This 33-page report, published by the Population Council, provides a case study of the Mathare Youth Sports Association (MYSA), a non-governmental organisation (NGO) in Kenya, and its efforts to integrate girls into a community-based, large-scale youth football programme. According to the authors, the case study provides an example of the role of sports in development, as well as its potential to transform gender norms. Specifically, it documents the nature of girls' participation in the organisation, paying particular attention to impediments to their full participation. It discusses the kinds of social and institutional support needed to bolster the success of these efforts, reviews steps taken by MYSA to transform the ways girls think about themselves and how their communities perceive them, and offers a set of guiding principles for programme planners interested in developing similar initiatives.
The study looks at many of the reasons why girls get involved in the programme. These include team solidarity, education and learning, leadership and skill-building, escape from the confines of daily routines, and public recognition. They also look at some of the barriers or issues girls face in joining the football team - for example, personal safety when travelling to and from practices, gender dynamics in the coaching process, fairness between boys and girls, and negative behaviour toward them from the boys. According to the authors, MYSA continually seeks ways to overcome the challenges it faces. In order to address some of the concerns arising from the girls' teams, the organisation created a girls' task force, modified practice schedules to ensure girls' safety, conducted gender workshops to enhance gender equity, and made efforts to develop female leaders within the organisation via a leadership training programme.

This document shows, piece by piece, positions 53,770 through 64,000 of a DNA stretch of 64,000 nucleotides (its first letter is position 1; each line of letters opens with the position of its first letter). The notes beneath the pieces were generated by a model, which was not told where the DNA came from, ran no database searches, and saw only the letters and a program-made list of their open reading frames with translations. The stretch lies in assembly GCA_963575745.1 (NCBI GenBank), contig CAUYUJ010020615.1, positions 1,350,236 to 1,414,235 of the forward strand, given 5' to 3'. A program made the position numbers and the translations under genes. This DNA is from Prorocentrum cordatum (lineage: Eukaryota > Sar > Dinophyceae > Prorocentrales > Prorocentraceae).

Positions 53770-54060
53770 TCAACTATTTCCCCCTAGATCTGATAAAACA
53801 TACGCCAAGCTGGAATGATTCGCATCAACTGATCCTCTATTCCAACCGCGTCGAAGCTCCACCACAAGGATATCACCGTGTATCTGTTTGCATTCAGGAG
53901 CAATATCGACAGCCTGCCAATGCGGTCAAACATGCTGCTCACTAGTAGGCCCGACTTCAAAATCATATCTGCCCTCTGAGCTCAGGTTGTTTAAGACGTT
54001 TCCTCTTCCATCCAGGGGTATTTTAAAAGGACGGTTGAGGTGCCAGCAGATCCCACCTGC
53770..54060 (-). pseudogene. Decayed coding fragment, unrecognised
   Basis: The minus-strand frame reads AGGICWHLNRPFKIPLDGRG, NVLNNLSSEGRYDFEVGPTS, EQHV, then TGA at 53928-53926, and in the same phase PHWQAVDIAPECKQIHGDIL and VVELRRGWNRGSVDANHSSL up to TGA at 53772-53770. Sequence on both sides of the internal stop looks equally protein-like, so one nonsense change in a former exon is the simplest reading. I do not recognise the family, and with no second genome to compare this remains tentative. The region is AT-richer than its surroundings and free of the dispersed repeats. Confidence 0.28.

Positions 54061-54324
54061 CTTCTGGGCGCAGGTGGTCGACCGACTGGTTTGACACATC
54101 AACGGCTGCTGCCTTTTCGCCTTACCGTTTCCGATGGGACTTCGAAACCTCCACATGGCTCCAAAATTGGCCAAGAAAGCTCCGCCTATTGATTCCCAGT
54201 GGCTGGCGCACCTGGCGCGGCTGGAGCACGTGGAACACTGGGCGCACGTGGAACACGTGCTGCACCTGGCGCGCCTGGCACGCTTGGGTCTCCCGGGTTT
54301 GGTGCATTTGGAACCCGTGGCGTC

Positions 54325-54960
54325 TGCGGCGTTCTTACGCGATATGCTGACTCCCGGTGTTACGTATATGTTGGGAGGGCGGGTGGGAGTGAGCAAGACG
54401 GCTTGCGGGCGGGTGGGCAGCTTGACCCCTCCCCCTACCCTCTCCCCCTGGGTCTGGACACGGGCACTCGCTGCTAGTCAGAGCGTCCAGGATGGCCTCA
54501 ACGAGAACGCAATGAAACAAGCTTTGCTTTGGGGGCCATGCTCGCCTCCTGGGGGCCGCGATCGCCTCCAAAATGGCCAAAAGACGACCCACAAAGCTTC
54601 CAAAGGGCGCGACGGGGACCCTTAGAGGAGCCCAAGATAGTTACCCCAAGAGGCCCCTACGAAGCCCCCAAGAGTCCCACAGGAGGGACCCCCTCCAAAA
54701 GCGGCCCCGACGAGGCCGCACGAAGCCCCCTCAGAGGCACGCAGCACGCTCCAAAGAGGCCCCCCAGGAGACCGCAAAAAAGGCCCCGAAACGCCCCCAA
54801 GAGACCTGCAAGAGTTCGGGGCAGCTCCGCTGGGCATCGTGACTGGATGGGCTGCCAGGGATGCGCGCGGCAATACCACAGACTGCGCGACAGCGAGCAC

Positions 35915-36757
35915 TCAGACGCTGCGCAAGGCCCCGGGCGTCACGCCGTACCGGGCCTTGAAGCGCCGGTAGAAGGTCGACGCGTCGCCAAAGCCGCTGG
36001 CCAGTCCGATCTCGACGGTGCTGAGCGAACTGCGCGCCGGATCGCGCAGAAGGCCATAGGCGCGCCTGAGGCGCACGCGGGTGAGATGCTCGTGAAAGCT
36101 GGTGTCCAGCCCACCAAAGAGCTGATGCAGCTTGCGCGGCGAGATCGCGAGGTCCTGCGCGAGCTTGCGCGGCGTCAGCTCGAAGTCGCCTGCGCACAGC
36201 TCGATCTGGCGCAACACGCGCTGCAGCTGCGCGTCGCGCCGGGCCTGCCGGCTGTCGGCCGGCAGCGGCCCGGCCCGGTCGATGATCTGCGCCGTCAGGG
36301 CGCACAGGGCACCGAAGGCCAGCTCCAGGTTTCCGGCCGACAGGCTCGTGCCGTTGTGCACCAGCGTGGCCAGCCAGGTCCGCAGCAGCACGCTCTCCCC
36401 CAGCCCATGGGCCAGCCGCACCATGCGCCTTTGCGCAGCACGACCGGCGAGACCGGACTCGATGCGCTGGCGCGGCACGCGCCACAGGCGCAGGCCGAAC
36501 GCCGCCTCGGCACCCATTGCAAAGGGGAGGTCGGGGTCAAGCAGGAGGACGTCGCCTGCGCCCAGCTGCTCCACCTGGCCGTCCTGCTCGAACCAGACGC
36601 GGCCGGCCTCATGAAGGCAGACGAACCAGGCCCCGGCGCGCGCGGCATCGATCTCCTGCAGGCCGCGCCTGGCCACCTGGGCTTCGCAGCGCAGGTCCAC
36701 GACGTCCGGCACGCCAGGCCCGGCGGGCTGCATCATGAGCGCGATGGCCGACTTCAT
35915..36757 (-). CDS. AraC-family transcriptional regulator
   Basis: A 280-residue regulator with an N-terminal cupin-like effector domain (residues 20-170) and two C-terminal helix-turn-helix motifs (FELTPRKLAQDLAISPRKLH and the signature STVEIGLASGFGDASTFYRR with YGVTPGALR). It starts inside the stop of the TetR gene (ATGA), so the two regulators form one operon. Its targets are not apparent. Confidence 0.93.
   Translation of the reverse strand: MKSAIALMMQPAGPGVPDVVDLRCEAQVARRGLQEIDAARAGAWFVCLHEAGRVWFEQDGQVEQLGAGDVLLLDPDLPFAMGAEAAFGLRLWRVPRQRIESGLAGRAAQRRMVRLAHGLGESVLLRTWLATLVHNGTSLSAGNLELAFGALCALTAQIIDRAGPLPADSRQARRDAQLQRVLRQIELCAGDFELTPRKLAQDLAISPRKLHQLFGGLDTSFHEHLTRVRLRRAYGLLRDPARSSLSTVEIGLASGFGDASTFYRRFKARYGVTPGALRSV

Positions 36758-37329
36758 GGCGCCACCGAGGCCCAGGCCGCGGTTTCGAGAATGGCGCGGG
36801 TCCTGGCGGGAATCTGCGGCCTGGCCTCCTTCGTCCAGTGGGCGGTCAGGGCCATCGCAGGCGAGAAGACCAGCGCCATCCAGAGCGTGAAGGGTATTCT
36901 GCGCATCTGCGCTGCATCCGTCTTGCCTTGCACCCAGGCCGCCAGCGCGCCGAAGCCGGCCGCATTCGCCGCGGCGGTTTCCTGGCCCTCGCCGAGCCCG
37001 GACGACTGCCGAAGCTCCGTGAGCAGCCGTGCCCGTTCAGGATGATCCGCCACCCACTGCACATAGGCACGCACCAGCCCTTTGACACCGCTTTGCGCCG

The report also draws key lessons from MYSA's experience, saying that programme planners need to address several critical issues as they develop initiatives for girls. The authors offer the following guiding principles:
- Defining the programme's philosophy and goals - key questions around gender equity and opportunity need to be asked at the outset of any programme planning.
- Determining programme content - a multifaceted initiative that attempts to address the broad needs of girls may be more successful in attracting and retaining membership than one that focuses solely on sports.
- Getting girls to participate - strategies to attract girls must be informed by a solid understanding of the factors that impede or permit their participation.
- Retaining girls in programmes - girls' voices must be heard and their needs met. Planners need to be flexible in setting terms of participation, and enlisting the help of parents and community leaders is critical.
- Identifying measures to keep girls safe - safety measures must be taken in order to enable girls to enjoy greater freedom of movement.
- Offering female mentors and role models - trusted female role models must be identified to serve as mentors and advisors to the girls.
- Encouraging self-expression, decision-making and leadership - girls must be provided with a supportive and collaborative environment where their experience and talents are validated and accomplishments celebrated.
- Encouraging boys to be more respectful - valuing girls is good for girls but also for communities. Seeing girls in new roles can help reshape boys' perceptions of women.
Toolkit Sport for Development website on February 12 2009.